Thursday, September 9, 1999 Published at 16:36 GMT 17:36 UK
Fatal clashes at Lagos port
By BBC Lagos correspondent, Barnaby Phillips
The port in Nigeria's commercial capital, Lagos, has been paralysed following clashes between rival gangs that have left several people killed or injured.
The Lagos port - the most important in Nigeria - has been sealed off by heavily-armed riot police, who fired teargas and shots in the air to disperse crowds of dock workers.
The exact origins of the violence remain confused, but trade union officials blamed an armed gang of outside workers who invaded the port during the early hours of the morning.
A police officer said ten people had been arrested.
The Lagos port, which sprawls over an area of several square kilometres, has been at a standstill for much of Thursday.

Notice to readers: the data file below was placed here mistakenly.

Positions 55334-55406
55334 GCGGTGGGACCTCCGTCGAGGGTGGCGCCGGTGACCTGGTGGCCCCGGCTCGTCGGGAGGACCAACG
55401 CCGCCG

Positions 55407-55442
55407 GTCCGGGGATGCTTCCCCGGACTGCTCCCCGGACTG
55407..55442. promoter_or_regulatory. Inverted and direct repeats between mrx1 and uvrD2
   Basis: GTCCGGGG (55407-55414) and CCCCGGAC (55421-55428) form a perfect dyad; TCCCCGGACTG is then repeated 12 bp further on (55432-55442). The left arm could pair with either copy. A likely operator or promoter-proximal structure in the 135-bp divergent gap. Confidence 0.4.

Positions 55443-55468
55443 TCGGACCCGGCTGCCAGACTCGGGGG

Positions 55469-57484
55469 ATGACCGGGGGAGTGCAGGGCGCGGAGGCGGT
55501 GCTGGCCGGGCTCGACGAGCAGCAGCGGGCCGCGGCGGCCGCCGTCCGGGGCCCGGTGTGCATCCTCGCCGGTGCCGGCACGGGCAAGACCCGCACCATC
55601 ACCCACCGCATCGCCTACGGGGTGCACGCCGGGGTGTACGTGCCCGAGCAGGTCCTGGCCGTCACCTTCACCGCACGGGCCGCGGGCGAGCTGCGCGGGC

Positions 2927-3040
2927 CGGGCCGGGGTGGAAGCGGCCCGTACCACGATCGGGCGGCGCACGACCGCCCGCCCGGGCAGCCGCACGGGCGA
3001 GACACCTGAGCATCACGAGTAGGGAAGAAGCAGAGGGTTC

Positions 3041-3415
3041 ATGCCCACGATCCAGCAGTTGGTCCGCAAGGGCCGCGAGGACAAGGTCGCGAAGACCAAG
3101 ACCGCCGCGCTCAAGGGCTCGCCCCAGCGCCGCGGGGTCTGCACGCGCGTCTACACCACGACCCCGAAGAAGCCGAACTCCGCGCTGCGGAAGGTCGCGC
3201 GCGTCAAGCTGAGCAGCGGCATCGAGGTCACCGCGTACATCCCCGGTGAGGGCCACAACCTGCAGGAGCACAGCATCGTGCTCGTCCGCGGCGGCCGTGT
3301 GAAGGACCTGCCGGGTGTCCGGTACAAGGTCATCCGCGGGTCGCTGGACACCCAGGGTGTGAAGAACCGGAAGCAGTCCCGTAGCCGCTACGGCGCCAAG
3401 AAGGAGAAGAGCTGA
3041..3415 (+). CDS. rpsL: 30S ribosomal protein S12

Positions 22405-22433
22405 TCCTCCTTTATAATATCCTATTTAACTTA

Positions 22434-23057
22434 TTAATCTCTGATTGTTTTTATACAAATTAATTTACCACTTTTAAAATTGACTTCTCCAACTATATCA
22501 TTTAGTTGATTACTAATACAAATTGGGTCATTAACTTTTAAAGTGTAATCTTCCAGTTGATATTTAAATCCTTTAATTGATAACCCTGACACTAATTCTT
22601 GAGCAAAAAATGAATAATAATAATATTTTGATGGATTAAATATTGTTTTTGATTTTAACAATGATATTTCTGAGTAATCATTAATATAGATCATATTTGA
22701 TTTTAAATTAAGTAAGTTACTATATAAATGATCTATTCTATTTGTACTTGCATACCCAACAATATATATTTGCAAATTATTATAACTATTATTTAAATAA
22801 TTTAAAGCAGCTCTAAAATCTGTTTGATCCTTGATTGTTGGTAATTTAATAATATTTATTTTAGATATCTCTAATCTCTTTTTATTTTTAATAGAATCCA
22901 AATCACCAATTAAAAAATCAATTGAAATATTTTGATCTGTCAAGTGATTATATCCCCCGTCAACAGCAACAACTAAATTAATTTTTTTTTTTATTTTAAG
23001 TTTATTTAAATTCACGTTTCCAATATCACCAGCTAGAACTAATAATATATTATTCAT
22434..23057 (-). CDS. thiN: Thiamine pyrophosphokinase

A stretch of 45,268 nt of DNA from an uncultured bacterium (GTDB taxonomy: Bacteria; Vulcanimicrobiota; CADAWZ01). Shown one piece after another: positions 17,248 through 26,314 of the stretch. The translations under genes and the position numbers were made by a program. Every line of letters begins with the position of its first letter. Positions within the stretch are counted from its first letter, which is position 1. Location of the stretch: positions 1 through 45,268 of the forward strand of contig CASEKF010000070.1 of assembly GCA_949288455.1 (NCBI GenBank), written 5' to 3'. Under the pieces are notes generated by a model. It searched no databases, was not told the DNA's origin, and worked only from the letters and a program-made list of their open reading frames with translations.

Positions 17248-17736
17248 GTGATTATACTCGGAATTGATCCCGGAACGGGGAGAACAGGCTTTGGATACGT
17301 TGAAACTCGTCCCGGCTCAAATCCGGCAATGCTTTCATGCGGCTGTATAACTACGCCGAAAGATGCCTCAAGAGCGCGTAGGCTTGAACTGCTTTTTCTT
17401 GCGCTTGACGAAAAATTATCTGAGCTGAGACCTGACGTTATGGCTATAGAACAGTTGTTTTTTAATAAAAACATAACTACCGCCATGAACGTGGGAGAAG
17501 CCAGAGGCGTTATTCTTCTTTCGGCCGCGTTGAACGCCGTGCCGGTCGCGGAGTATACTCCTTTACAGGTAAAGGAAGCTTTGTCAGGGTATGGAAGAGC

Riot police have prevented thousands of workers from entering. At one gate on the Tin Can Island, three corpses lay burning and abandoned by the roadside.
Workers said that at least ten people had been killed, but this was impossible to verify.
Vehicles ferried the injured out from the docks.
There are contradictory reports as to how the violence started, but competition for scarce employment in the port appears to be at the root of the problem.
Vital to economy
Police said that members of an extremist organization from the Yoruba ethnic group, known as the Odua People's Congress, were also involved.
Relations between the Odua People's Congress and the police in Lagos are very bad, and the police often blame them for civil disturbances.
The Lagos port is of vital economic importance to Nigeria's import-dependent economy.
It serves not only one of the largest cities in Africa but also a hinterland containing tens of millions of people.